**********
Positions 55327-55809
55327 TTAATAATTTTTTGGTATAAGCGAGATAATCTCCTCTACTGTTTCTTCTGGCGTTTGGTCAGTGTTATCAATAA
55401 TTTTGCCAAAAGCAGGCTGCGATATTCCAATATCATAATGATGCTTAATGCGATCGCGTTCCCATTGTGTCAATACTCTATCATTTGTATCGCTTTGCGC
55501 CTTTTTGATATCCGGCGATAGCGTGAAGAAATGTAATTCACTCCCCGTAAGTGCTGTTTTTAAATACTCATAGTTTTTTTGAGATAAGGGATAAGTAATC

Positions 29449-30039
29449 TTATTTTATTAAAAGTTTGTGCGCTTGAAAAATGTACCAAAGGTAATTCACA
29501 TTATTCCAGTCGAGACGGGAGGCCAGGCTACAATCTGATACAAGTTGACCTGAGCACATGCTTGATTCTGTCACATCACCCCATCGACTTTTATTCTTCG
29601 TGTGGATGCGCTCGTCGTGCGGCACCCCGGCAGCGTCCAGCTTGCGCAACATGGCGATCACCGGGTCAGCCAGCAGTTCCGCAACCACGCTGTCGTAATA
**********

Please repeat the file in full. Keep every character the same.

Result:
Positions 55327-55809
55327 TTAATAATTTTTTGGTATAAGCGAGATAATCTCCTCTACTGTTTCTTCTGGCGTTTGGTCAGTGTTATCAATAA
55401 TTTTGCCAAAAGCAGGCTGCGATATTCCAATATCATAATGATGCTTAATGCGATCGCGTTCCCATTGTGTCAATACTCTATCATTTGTATCGCTTTGCGC
55501 CTTTTTGATATCCGGCGATAGCGTGAAGAAATGTAATTCACTCCCCGTAAGTGCTGTTTTTAAATACTCATAGTTTTTTTGAGATAAGGGATAAGTAATC

Positions 29449-30039
29449 TTATTTTATTAAAAGTTTGTGCGCTTGAAAAATGTACCAAAGGTAATTCACA
29501 TTATTCCAGTCGAGACGGGAGGCCAGGCTACAATCTGATACAAGTTGACCTGAGCACATGCTTGATTCTGTCACATCACCCCATCGACTTTTATTCTTCG
29601 TGTGGATGCGCTCGTCGTGCGGCACCCCGGCAGCGTCCAGCTTGCGCAACATGGCGATCACCGGGTCAGCCAGCAGTTCCGCAACCACGCTGTCGTAATA